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State v. Bates

Court of Appeals of Louisiana, Second Circuit

February 28, 2018


         Appealed from the First Judicial District Court for the Parish of Caddo, Louisiana Trial Court No. 343, 671 Honorable John Mosely, Jr., Judge

          LOUISIANA APPELLATE PROJECT By: Douglas Lee Harville Counsel for Appellant

          JAMES E. STEWART, JR. District Attorney HOLLY Y. McGINNESS TOMMY J. JOHNSON Assistant District Attorneys Counsel for Appellee

          Before WILLIAMS, MOORE, and GASKINS (Ad Hoc), JJ.

          MOORE, J.

         The defendant, Jamarcus M. Bates, was charged with possession of a firearm by a convicted felon in violation of La. R.S. 14:95.1. After the trial court denied his motion to suppress, Bates entered a Crosby plea agreement with the state in which he agreed to plead guilty to the responsive charge of attempted possession of a firearm by a convicted felon in exchange for a sentence of seven years at hard labor to run concurrently with a separate seven-year sentence on an unrelated conviction. Bates also received credit for time served and reserved the right to seek review of the trial court's denial of his motion to suppress, which is the subject of the instant appeal. Finding no error in the court's ruling on the motion to suppress, we affirm Bates's conviction and sentence.


         On September 15, 2016, several Shreveport Police Department ("SPD") officers were dispatched to the McDonald's at 7000 West 70th Street, Shreveport, Louisiana, in response to a reported shooting. Upon their arrival, the officers encountered Jeremy Brooks carrying a sword in a sheath. Brooks claimed that two men, Ladamion Davis and Lakendrick Scroggins, pulled a gun on him when he tried to collect his belongings from a house at 2761 Rosemont Street. He said that he fled to the McDonald's and was pursued in a white Mustang driven by Scroggins. Scroggins shot at Brooks at the intersection of West 70th Street and Mansfield Road, but did not follow him into the McDonald's. The manager of the McDonald's confirmed that shots were fired outside the restaurant, and he, as well as Brooks, had called the police. According to the police report, Brooks said that the white Mustang was at the Rosemont address.

         While questioning Brooks, the officers received a second call from dispatch, reporting a stabbing at 2761 Rosemont. The officers proceeded there, where they found Ladamion Davis standing in the driveway holding a towel over 2 stab wounds, at least one of which completely penetrated his chest through his left pectoral muscle.

         The officers entered the home in order to secure the crime scene. They found blood on the kitchen floor leading to the carport door. Inside the house they found several people, including four black females, two toddlers, and two black males, including Scroggins. The occupants were moved outside, but not allowed to leave. Police continued searching the house and found another black male, Bates, wrapped in a comforter and asleep on a large ottoman in the living room. As an officer pulled back the comforter, they observed Bates in a fetal position with a semi-automatic pistol in his lap. One officer secured the gun while another officer arrested Bates. Bates was informed of his Miranda rights and said he understood them.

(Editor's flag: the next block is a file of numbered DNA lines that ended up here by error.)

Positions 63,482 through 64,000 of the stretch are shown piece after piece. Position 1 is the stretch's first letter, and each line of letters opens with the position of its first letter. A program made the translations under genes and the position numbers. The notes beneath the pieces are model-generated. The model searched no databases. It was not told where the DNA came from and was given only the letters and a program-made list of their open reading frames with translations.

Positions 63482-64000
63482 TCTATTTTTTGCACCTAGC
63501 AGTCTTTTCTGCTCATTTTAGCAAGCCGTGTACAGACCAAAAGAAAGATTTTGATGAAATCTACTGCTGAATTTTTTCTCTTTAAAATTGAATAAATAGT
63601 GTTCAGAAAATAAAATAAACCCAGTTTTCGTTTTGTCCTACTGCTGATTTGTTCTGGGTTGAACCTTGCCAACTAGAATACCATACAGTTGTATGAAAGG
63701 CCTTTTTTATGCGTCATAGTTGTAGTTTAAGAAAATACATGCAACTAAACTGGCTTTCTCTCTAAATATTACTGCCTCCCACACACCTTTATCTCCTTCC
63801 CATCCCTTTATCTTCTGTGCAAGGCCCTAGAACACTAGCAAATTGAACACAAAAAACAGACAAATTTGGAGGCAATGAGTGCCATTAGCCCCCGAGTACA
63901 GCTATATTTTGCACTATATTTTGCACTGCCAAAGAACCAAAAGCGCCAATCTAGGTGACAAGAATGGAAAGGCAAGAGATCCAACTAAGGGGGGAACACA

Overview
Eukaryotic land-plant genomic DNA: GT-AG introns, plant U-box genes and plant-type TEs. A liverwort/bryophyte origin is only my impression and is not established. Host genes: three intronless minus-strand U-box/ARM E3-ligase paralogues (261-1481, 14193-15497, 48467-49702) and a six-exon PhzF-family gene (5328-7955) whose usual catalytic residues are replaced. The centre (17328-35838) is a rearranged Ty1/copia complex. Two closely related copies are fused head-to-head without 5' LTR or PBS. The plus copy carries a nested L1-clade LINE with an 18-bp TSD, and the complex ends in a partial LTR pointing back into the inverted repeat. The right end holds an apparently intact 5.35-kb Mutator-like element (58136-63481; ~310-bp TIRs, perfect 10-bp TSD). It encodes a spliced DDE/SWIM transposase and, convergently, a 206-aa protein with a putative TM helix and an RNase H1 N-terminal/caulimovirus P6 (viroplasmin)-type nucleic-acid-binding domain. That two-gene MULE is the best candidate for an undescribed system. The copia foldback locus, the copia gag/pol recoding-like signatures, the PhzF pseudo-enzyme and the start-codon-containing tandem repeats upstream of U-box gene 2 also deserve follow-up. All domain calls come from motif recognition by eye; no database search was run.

Scroggins, the alleged shooter, was also arrested as he attempted to walk down Rosemont away from the outside area of the house. He told police that Brooks had initiated the fracas by attempting to take clothing items or shoes that were not his. When the dispute erupted between Davis and Brooks, the latter attacked Davis with the sword, stabbing him. Brooks was also arrested and later charged with aggravated battery.

         Bates was charged by bill of information with possession of a firearm or carrying a concealed weapon by a convicted felon. He entered a not guilty plea at his arraignment.

         A joint preliminary examination was held for both Bates and Brooks. Detective Kelly Coffey of the SPD testified that she was dispatched to 2761 Rosemont shortly after the house was searched by SPD officers and Bates arrested. Det. Coffey was advised by officers on the scene that they had conducted a warrantless search of the home for officer safety reasons. She further testified that later that day she obtained the consent of Jacqueline Scroggins, the owner of the house, to conduct additional searches. On cross-examination, Det. Coffey referred to the detailed report of Corporal Susan Mendels, one of the initial responding officers. Relying on this report, she stated that Brooks led officers to believe to believe that the man who fired the shots at him was within the 2761 Rosemont residence.

         Following the preliminary examination, counsel for Bates indicated that he would file a motion to suppress on grounds that the discovery provided by the state and Det. Coffey's preliminary examination testimony were insufficient to support a warrantless search of the residence. Counsel further argued that while it was unclear exactly when ...

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